Earlier this month, I wrote an article in this blog about the expectations of aging and how the very fear and expectations of getting older could accelerate the process. I quoted Maxwell Maltz, author of the famous self-help book from the 1960s, Psycho-Cybernetics, where he asks the question “Do we sometimes think ourselves into Old Age?” He wrote that in 1960.
It seems there has been a great deal of research and experimentation on the subject in Great Britain. Marisa Peer, British author of the book Forever Young, cites several studies conducted by the BBC and others that seem to validate that premise. In one study conducted as far back as 1975, two groups of seniors were assembled. One group was put in surroundings simulating experiences in 1959 (music, surroundings, furnishings and language). The other group remained in the present, doing present day things. The group put in the 1959 era came out of the experience feeling younger, acting younger and looking younger. Based on physiological tests performed before and after the experience, there were some with physiological changes showing them to be as much as seven years younger.
More recent studies by the BBC found similar results. In fact in one recent BBC study, a woman on crutches was apparently able to get rid of them in the middle of the experiment. The BBC has done a number of similar experiments and the results were much the same in all cases..
Writers of personal development literature have focused on the power of thought and how it effects the body, for years. Today, medical and psychological experiments are providing serious evidence that changing your thoughts, beliefs and language may:
- Improve your immune function
- Make you live longer
- Change the production of chemicals in your body
- Make you physically look and feel better (remember, some of the seniors in the BBC experiment actually developed physiological characteristics of a person as much as seven years younger).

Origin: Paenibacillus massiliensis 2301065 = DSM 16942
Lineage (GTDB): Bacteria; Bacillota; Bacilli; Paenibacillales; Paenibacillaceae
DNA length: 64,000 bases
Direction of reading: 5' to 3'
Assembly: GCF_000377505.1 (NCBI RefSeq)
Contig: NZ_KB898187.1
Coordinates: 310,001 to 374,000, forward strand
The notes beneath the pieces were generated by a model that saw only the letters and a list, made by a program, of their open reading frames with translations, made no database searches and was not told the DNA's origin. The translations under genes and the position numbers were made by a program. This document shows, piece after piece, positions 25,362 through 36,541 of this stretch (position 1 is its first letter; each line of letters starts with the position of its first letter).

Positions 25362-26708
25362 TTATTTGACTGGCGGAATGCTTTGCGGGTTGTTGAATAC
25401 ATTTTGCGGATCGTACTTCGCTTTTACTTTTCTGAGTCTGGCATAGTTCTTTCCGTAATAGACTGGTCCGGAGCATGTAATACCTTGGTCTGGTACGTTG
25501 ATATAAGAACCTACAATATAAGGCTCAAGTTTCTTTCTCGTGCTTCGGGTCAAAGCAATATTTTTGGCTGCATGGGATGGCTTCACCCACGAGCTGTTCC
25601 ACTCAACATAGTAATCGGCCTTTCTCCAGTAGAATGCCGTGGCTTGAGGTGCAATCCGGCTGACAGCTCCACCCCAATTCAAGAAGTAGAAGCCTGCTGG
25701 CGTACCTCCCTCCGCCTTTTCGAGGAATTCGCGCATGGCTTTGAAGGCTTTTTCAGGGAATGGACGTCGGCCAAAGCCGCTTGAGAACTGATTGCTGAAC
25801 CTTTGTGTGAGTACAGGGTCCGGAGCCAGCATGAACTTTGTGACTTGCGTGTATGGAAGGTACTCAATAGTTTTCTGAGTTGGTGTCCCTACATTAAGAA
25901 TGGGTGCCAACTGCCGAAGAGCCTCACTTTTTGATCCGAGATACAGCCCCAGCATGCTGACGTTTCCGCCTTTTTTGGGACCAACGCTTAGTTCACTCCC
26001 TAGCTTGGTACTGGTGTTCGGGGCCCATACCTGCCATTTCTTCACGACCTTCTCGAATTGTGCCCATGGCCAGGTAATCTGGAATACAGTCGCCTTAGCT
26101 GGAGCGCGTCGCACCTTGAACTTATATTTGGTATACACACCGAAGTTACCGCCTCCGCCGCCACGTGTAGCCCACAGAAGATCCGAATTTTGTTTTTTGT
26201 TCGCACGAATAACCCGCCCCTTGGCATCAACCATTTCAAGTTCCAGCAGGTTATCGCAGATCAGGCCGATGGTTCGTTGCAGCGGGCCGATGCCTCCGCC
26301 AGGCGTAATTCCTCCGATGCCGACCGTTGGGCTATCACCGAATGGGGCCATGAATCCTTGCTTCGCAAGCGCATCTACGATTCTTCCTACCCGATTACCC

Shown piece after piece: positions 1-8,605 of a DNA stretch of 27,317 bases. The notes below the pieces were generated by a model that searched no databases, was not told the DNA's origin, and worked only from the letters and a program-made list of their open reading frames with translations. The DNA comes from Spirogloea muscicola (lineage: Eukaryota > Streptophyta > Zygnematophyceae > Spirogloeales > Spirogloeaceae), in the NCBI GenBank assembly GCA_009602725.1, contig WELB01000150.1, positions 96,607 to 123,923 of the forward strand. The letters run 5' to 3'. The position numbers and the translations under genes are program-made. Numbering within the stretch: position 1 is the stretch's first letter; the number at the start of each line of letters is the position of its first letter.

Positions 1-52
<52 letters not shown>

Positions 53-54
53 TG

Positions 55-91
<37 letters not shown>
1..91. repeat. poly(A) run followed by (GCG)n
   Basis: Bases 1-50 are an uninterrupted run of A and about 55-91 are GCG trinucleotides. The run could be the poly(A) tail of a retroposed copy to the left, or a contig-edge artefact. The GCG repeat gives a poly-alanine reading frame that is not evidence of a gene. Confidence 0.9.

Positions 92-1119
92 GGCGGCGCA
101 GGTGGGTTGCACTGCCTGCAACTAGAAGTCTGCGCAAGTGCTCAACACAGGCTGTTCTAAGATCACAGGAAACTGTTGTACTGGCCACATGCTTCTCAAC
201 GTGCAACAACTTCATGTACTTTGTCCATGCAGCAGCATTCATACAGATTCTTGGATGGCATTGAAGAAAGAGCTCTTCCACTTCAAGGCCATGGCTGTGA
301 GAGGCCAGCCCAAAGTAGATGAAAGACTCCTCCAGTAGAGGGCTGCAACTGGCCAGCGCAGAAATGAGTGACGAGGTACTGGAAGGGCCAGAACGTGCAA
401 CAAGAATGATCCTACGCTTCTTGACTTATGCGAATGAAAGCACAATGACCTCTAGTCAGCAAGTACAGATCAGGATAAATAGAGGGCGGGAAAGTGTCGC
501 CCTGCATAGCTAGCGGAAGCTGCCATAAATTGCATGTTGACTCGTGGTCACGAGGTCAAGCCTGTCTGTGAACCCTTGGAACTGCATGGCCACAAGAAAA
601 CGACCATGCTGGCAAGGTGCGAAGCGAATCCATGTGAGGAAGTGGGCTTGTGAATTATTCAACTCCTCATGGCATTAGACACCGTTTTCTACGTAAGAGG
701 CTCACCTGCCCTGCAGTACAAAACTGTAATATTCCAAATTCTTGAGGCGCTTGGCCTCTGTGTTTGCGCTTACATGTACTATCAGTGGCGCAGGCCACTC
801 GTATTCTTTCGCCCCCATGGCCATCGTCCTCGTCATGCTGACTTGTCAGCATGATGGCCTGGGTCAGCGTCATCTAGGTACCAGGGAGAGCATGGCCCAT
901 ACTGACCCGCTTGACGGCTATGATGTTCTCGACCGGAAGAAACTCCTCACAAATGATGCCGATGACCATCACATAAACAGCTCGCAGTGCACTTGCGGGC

- Change your physiology
When youthful thinking is combined with exercise, good eating habits, deep breathing and plenty of rest and sleep, you can stay fit, active, and healthy throughout a longer, more youthful feeling life.
Two other things can help keep your mind young and active. One is cross body exercise where you move your arms and legs across your body from one side to the other. The second is to practice what is known as Neurobics. These are mental exercises which create new neural pathways in your mind. It means trying things you have never done before and doing familiar things differently. It means breaking your routine and changing your habits and using you senses in different ways. A simple example would be to put on pants starting with a different leg first.
The moral of the story may be to never dress like an old person, use positive dynamic language, and hang around with your grandkids. Do what your grandkids do. Act like they act. If you do young things, you’ll stay young.
According to Marisa Peer, “To stay younger, change your language, change your thoughts, change your beliefs.” She said she watched Mick Jagger run around the stage in a concert in Cuba for two full hours at age 75. So she added, “Have a little Mick Jagger in your mind. Don’t give in to aging.” And like Mick Jagger, keep your body moving!
Thank you for reading.